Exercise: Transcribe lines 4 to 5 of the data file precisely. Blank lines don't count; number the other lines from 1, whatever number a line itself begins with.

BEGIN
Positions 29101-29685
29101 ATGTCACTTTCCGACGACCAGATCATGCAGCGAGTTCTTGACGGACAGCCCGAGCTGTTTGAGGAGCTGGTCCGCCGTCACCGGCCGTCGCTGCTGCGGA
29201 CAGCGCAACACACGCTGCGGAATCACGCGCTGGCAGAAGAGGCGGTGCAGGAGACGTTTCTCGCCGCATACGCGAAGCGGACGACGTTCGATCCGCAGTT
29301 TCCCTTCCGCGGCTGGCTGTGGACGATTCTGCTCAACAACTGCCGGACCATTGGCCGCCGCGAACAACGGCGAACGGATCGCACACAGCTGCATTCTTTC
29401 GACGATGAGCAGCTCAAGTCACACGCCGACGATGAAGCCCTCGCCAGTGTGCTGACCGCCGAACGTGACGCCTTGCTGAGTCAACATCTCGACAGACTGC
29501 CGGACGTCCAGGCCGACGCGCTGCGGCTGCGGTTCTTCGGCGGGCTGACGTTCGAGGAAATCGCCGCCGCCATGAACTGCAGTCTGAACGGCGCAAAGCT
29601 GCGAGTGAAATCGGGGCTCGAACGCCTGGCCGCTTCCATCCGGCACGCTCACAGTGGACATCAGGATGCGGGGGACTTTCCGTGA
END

29301 TCCCTTCCGCGGCTGGCTGTGGACGATTCTGCTCAACAACTGCCGGACCATTGGCCGCCGCGAACAACGGCGAACGGATCGCACACAGCTGCATTCTTTC
29401 GACGATGAGCAGCTCAAGTCACACGCCGACGATGAAGCCCTCGCCAGTGTGCTGACCGCCGAACGTGACGCCTTGCTGAGTCAACATCTCGACAGACTGC